in which ALT(AS) is the altitude at the point from which the position of the aircraft is entirely calculated on the basis of the in-flight locating system and LAT(aeroplane) is the current altitude of the aircraft.

Advantageously, the percentage of the first position (PCT_ROU) and the percentage of the second position (PCT_VOL) are determined on the basis of a time-dependent linear relation.

Advantageously, the latitude and the longitude of the current position of the aircraft are determined by the following relations:

LAT ( Aeroplane ) = Ts - T ( aeroplane ) Ts - T 0 · LAT_ROU + T ( aeroplane ) - T 0 Ts - T 0 · LAT_VOL , LONG ( Aeroplane ) = Ts - T ( aeroplane ) Ts - T 0 · LONG_ROU + T ( aeroplane ) - T 0 Ts - T 0 · LONG_VOL ,
in which Ts is the time of passage at the point from which the position of the aircraft is entirely calculated on the basis of the in-flight locating system, T0 is the time of passage when the aircraft leaves the runway and T(aeroplane) is the local time of the aircraft.

Still other objects and advantages of the present invention will become readily apparent to those skilled in the art from the following detailed description, wherein the preferred embodiments of the invention are shown and described, simply by way of illustration of the best mode contemplated of carrying out the invention. As will be realized, the invention is capable of other and different embodiments, and its several details are capable of modifications in various obvious aspects, all without departing from the invention. Accordingly, the drawings and description thereof are to be regarded as illustrative in nature, and not as restrictive.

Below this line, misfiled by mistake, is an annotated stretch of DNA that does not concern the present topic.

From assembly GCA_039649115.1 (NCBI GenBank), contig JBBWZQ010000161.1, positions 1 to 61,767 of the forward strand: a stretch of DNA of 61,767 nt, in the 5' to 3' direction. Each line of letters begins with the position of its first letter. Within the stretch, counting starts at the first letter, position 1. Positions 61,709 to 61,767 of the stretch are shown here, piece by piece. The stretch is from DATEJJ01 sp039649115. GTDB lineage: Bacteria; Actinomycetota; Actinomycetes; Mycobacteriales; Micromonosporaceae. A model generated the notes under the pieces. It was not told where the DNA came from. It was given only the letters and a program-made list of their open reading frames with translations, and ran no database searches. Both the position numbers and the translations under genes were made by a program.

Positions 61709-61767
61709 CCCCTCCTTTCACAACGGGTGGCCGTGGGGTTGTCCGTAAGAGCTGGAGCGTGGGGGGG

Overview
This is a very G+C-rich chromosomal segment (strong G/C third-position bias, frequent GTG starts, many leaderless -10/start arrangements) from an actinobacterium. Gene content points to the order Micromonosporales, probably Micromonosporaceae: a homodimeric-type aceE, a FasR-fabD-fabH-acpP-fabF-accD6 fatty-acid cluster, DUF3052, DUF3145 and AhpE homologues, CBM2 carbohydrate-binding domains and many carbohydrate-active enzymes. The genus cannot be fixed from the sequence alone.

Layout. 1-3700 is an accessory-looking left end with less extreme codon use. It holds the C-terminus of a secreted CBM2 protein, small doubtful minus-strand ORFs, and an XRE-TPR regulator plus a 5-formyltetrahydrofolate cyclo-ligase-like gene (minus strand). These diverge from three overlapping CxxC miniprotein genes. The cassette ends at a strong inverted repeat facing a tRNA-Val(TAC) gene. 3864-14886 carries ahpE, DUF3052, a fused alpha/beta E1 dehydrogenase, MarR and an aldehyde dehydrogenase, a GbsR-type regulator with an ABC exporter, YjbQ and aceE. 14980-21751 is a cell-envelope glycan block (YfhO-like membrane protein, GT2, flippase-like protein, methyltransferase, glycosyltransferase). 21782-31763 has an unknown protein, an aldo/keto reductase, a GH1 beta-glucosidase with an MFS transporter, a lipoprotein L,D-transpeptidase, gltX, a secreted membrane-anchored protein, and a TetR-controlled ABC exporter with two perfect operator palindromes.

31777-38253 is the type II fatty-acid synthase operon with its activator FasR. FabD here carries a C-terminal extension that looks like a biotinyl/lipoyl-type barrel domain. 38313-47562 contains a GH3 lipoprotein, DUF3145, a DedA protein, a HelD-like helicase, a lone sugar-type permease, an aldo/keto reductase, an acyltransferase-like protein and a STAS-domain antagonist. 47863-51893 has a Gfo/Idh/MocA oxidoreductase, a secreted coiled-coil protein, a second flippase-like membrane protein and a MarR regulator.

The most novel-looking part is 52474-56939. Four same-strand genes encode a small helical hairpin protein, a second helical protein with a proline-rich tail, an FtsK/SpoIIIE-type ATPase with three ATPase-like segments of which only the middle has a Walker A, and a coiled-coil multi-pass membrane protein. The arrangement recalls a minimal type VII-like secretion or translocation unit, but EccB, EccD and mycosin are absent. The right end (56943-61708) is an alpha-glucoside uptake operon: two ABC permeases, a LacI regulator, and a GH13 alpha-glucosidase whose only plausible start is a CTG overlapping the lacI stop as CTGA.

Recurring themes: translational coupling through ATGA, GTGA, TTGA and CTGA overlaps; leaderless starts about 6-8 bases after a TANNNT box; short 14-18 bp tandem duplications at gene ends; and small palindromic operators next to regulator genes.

BRIEF DESCRIPTION OF THE DRAWINGS

The present invention is illustrated by way of example, and not by limitation, in the figures of the accompanying drawings, wherein elements having the same reference numeral designations represent like elements throughout and wherein:

FIG. 1A: a diagram of the data making it possible to implement the first step of the first method according to the invention;

FIG. 1B: a diagram illustrating the principle of realigning of the positioning of an aircraft on a take-off runway according to the first inventive method;

FIG. 2: an example of hybridization of the locating of the aircraft in the transitional take-off phase;

FIG. 3: the diagram of the data used to hybridize the locating of the aircraft.

DETAILED DESCRIPTION OF THE INVENTION

The invention makes it possible to optimize the calculation of the position of the aircraft notably by a first method corresponding to the take-off phase and a second method corresponding to the landing phase, the inventive concepts of the two methods being the same.

During the take-off phase, a first method according to the invention comprises several steps.

A first step of the first method consists in automatically readjusting, before throttle-up, the theoretical take-off position in the onboard computer. The theoretical take-off position is generally designated on preparation of the flight by the crew.

In the preparation of the flight generally performed in the parking area, the pilot initializes, through the onboard computer, the inertial units and the current position of the aircraft. The crew has to select an access ramp to the runway or at least one element of the airport database in order to define the runway entry point.

The take-off comprises a rolling phase and a flight phase. The rolling of the aircraft prior to take-off proceeds from the initialization of the flight until the moment when the aircraft leaves the runway.

The rolling itself comprises a first rolling phase of the initialization of the flight until the moment of throttle-up and an acceleration phase on the runway between throttle-up and the moment when the aircraft leaves the runway.